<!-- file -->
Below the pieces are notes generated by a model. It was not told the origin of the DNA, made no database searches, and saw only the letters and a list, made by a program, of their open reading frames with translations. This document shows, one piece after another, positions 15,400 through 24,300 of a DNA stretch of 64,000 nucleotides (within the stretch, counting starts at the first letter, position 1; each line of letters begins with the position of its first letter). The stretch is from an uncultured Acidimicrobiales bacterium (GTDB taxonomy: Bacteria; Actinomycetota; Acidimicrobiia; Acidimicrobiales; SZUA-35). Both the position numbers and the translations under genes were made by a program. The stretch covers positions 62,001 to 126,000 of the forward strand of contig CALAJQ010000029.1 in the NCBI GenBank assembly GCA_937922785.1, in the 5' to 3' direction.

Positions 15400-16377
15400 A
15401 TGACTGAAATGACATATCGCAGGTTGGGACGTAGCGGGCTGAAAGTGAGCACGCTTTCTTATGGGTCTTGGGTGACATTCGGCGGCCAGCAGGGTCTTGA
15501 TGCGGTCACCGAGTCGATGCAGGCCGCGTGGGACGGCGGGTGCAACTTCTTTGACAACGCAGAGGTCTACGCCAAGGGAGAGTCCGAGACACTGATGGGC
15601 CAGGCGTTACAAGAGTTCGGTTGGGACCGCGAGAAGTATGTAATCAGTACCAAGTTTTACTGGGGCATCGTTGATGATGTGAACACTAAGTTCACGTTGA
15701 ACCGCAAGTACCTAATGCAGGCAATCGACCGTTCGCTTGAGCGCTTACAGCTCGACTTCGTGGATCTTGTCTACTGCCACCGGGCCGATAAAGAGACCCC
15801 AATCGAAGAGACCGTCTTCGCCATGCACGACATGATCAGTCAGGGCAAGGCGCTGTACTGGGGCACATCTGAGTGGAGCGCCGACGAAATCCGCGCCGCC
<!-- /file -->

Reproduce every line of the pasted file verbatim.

Below the pieces are notes generated by a model. It was not told the origin of the DNA, made no database searches, and saw only the letters and a list, made by a program, of their open reading frames with translations. This document shows, one piece after another, positions 15,400 through 24,300 of a DNA stretch of 64,000 nucleotides (within the stretch, counting starts at the first letter, position 1; each line of letters begins with the position of its first letter). The stretch is from an uncultured Acidimicrobiales bacterium (GTDB taxonomy: Bacteria; Actinomycetota; Acidimicrobiia; Acidimicrobiales; SZUA-35). Both the position numbers and the translations under genes were made by a program. The stretch covers positions 62,001 to 126,000 of the forward strand of contig CALAJQ010000029.1 in the NCBI GenBank assembly GCA_937922785.1, in the 5' to 3' direction.

Positions 15400-16377
15400 A
15401 TGACTGAAATGACATATCGCAGGTTGGGACGTAGCGGGCTGAAAGTGAGCACGCTTTCTTATGGGTCTTGGGTGACATTCGGCGGCCAGCAGGGTCTTGA
15501 TGCGGTCACCGAGTCGATGCAGGCCGCGTGGGACGGCGGGTGCAACTTCTTTGACAACGCAGAGGTCTACGCCAAGGGAGAGTCCGAGACACTGATGGGC
15601 CAGGCGTTACAAGAGTTCGGTTGGGACCGCGAGAAGTATGTAATCAGTACCAAGTTTTACTGGGGCATCGTTGATGATGTGAACACTAAGTTCACGTTGA
15701 ACCGCAAGTACCTAATGCAGGCAATCGACCGTTCGCTTGAGCGCTTACAGCTCGACTTCGTGGATCTTGTCTACTGCCACCGGGCCGATAAAGAGACCCC
15801 AATCGAAGAGACCGTCTTCGCCATGCACGACATGATCAGTCAGGGCAAGGCGCTGTACTGGGGCACATCTGAGTGGAGCGCCGACGAAATCCGCGCCGCC